The clinical and genetic spectrum of the Holt-Oram syndrome (heart-hand syndrome)

Department of Medicine, Brigham and Women's Hospital, Boston, MA.
New England Journal of Medicine (Impact Factor: 54.42). 04/1994; 330(13):885-91. DOI: 10.1056/NEJM199403313301302
Source: PubMed

ABSTRACT The Holt-Oram syndrome is an autosomal dominant condition characterized by skeletal abnormalities that are frequently accompanied by congenital cardiac defects. The cause of these disparate clinical features is unknown. To identify the chromosomal location of the Holt-Oram syndrome gene, we performed clinical and genetic studies.
Two large families with the Holt-Oram syndrome were evaluated by radiography of the hands, electrocardiography, and transthoracic echocardiography. Genetic-linkage analyses were performed with polymorphic DNA loci dispersed throughout the genome to identify a locus that was inherited with the Holt-Oram syndrome in family members.
A total of 19 members of Family A had Holt-Oram syndrome with mild-to-moderate skeletal deformities, including triphalangeal thumbs and carpal-bone dysmorphism. All affected members of Family A had moderate-to-severe congenital cardiac abnormalities, such as ventricular or atrial septal defects or atrioventricular-canal defects. Eighteen members of a second kindred (Family B) had Holt-Oram syndrome with moderate-to-severe skeletal deformities, including phocomelia. Twelve of the affected members had no cardiac defects; six had only atrial septal defects. Genetic analyses demonstrated linkage of the disease in each family to polymorphic loci on the long arm of chromosome 12 (combined multipoint lod score, 16.8). These data suggest odds greater than 10(16):1 that the genetic defect for Holt-Oram syndrome is present on the long arm of chromosome 12 (12q2).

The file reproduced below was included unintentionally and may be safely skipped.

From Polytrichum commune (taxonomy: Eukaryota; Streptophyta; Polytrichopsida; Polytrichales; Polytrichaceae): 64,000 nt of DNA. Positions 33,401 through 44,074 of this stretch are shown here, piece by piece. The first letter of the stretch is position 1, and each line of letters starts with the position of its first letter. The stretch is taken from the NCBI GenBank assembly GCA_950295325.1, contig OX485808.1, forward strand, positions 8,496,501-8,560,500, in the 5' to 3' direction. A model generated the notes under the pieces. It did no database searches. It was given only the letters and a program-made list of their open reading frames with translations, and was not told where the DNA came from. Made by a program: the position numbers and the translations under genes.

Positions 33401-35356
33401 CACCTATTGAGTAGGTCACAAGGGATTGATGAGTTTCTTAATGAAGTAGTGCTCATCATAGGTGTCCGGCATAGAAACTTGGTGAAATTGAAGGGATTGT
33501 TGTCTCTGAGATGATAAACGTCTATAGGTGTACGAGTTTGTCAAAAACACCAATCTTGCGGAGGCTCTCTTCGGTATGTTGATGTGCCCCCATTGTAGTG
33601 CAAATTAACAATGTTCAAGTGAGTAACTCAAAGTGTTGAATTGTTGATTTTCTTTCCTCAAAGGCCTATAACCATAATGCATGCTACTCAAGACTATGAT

Mutations in a gene on chromosome 12q2 can produce a wide range of disease phenotypes characteristic of the Holt-Oram syndrome. This gene has an important role in both skeletal and cardiac development.

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